Alcoholism and the Elderly. Does Age Matter?

Alcoholism and the Elderly. Does Age Matter?

Alcohol dependency can develop at any age – but several researchers are exploring whether those over 60 might be at a higher risk for developing a problem.

In one such study[i], researchers looked at gender and age-specific trends in older Americans from 1997 through 2014.

Their findings?

As the years increase, alcohol abuse increases – particularly among women. They found that the rate of alcohol use disorder in those over 60 increased by 107% during the study period.

Another study published in Alcoholism Clinical and Experimental Research[ii]
in 2020 suggests that people 50 and older have seen increases in alcohol consumption relative to younger age groups.

How does one define consumption that rises to the level of abuse?

According to the National Institutes of Health, alcohol use disorder (AUD) is a medical condition characterized by an impaired ability to stop or control alcohol use despite adverse social, occupational, or health consequences.

One clear sign of a problem is the consistent consumption of five alcoholic drinks daily.

So, who is most at risk?

Well, several risk factors may help predict a drinking problem as we age. They include:

  • Family history: If you have or had a family member with a history of alcoholism, you may be at a higher risk of abusing it yourself. There is evidence that there are genetic components to the problem.
  • Depression and other mental health issues: Evidence suggests that if you suffer from chronic depression or struggle with persistent anxiety, you may be at a greater risk of becoming alcohol dependent.
  • Prior alcohol use: If you were a regular consumer of alcohol when younger, you have an increased likelihood of abusing alcohol as you age.

Are there specific events that can trigger alcohol dependency? Yes. Researchers point to several. They include:

  • Retirement. Turns out that retirement can be a major trigger – particularly if retirement is forced or early. Some find that retirement brings feelings of boredom, isolation, and worthlessness, leading to depression and alcohol abuse.
  • Loss of a loved one. Losing a partner or old friends often increases an older person’s sense of isolation and despair, leading to depression and alcohol abuse.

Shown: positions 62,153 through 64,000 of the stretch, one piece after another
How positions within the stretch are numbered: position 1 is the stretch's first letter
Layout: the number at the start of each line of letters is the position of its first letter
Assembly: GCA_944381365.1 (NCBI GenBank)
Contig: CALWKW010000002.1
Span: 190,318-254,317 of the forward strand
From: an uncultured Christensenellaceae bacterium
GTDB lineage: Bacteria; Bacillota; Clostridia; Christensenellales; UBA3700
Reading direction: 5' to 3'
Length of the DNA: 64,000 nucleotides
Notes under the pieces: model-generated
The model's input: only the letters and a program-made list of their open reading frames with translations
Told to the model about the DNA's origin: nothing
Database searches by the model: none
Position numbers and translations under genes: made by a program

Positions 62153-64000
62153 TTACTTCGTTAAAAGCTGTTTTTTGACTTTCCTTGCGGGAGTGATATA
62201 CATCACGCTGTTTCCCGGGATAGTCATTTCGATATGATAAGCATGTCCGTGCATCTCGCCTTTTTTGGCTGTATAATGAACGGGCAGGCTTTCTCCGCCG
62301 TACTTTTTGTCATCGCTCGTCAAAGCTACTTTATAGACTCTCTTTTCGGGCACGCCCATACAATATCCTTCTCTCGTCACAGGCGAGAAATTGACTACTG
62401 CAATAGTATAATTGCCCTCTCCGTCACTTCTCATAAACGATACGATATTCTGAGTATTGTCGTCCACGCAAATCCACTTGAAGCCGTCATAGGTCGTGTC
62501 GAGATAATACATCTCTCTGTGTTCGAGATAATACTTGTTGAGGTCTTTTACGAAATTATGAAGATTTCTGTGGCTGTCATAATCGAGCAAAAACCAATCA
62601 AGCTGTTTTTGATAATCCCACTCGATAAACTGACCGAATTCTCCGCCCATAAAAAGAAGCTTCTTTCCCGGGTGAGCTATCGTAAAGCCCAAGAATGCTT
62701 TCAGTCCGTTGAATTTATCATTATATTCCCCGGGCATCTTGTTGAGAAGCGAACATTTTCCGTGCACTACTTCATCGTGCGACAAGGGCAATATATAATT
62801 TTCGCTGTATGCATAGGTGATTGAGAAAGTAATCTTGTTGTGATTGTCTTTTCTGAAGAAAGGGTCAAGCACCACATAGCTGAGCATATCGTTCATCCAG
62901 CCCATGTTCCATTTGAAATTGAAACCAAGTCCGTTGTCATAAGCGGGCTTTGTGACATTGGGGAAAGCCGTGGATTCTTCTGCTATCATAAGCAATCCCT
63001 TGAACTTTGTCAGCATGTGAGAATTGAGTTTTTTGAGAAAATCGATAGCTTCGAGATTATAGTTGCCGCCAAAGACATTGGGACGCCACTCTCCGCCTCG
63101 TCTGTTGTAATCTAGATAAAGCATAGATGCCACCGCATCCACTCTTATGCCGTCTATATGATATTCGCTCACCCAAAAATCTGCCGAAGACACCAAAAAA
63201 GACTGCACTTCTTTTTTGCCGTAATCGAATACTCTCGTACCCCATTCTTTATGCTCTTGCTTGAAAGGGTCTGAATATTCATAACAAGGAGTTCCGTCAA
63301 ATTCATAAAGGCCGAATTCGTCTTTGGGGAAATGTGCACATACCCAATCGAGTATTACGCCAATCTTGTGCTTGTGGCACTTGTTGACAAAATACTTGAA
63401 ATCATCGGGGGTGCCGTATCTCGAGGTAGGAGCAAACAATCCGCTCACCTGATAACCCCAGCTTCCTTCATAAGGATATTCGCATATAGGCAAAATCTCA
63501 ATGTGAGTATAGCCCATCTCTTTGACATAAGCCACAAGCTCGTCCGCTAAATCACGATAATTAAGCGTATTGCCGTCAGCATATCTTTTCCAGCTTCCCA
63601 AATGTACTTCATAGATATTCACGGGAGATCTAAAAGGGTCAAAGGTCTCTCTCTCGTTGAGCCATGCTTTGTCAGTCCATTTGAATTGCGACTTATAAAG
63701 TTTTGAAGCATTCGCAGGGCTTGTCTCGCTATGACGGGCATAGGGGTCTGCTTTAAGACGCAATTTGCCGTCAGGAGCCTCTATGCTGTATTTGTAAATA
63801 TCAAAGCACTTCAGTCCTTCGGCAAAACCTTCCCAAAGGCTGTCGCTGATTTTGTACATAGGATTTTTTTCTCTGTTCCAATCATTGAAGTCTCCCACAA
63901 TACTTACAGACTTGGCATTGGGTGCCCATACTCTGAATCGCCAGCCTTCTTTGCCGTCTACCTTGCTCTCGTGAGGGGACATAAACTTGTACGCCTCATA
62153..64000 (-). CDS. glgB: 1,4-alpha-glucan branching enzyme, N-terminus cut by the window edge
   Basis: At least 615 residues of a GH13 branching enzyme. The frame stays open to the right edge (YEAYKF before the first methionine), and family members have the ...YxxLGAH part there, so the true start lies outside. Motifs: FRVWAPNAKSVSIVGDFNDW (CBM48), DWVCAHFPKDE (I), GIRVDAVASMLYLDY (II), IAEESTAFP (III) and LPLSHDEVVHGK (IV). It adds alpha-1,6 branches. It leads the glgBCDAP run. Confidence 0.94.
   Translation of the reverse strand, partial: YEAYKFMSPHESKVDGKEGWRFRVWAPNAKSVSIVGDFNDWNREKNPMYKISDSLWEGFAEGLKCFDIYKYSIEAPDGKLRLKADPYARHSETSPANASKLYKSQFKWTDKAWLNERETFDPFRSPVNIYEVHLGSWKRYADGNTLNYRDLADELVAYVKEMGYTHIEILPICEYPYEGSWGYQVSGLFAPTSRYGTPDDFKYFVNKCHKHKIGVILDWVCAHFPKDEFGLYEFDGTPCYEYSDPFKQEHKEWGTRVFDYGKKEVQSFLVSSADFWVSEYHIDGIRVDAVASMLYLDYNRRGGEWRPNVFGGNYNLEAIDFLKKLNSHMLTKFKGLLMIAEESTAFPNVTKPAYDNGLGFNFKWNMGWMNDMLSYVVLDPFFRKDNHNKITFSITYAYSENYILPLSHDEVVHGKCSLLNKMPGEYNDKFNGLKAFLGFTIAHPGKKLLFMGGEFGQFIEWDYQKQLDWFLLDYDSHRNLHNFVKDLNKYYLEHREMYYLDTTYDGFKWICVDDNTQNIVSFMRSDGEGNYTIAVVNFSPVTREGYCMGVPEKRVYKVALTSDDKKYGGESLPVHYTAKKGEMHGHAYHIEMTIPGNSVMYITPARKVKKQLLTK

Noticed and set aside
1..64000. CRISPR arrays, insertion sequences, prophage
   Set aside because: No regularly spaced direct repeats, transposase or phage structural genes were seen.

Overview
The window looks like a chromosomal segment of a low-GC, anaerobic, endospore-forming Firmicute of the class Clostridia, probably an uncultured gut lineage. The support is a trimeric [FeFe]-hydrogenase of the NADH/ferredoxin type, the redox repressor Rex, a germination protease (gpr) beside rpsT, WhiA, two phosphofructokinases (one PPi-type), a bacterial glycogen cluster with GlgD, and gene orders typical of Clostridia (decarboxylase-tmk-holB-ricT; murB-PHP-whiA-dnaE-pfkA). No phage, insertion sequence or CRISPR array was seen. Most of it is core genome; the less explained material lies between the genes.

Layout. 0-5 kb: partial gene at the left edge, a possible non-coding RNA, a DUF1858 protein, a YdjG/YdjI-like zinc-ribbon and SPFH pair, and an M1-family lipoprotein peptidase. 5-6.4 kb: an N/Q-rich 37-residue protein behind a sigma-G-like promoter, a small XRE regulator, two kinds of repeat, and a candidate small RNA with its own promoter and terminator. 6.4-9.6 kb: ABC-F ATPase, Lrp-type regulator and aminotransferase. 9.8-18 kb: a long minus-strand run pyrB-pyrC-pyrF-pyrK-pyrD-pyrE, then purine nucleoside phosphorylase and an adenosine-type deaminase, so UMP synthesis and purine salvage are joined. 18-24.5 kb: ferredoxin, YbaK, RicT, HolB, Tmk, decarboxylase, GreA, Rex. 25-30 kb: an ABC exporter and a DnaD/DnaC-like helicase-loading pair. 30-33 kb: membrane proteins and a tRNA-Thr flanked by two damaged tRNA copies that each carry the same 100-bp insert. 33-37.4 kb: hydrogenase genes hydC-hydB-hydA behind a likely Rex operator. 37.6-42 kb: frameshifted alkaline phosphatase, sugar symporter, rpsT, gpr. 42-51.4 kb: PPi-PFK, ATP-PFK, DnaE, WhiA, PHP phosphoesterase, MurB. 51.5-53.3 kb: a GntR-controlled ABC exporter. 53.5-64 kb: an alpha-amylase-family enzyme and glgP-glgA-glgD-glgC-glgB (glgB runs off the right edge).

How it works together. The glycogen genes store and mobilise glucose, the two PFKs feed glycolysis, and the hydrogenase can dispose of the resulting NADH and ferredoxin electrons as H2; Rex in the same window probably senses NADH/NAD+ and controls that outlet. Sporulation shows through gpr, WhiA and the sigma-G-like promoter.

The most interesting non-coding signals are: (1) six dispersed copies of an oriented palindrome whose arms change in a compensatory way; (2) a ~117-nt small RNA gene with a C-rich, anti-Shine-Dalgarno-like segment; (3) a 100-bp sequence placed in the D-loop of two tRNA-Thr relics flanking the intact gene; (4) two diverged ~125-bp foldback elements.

• Chronic pain. It has been widely reported that chronic pain is a significant contributor to the nation’s opioid addiction epidemic. Chronic pain is also known to trigger alcohol dependency.

Why does all this matter?

According to Harvard Health Publishing,

“Older adults have increased sensitivity to the effects of alcohol because they typically metabolize alcohol more slowly. Lean body mass also declines with age, and with less muscle to absorb alcohol, older adults feel the effects of alcohol more quickly, even with the consumption of lower amounts of alcohol than when they were younger. Older women are at higher risk of these effects compared with older men.”[iii]

If you or a loved one is struggling with an addiction to drugs and/or alcohol and need help in Maine, New Hampshire, Massachusetts, Connecticut, Rhode Island, Virginia, Florida, Ohio, Kentucky, or Indiana, the recovery teams at Aware Recovery Care are here to help. And we come to you, regardless of where you live. Our unique in-home treatment model of care gives clients a significantly better chance of recovery compared to traditional inpatient rehab care.

[i] Breslow, R. et al., Trends in Alcohol Consumption among Older Americans: National Health Interview Surveys, 1997–2014. Alcohol Clin Exp Res. 2017 May; 41(5): 976–986.

[ii] White A, Castle I, Hingson R, Powell P. Using death certificates to explore changes in alcohol‐related mortality in the United States, 1999 to 2017. Alcoholism Clinical and Experimental Research. 2020 January 7; 44(1): 178-187.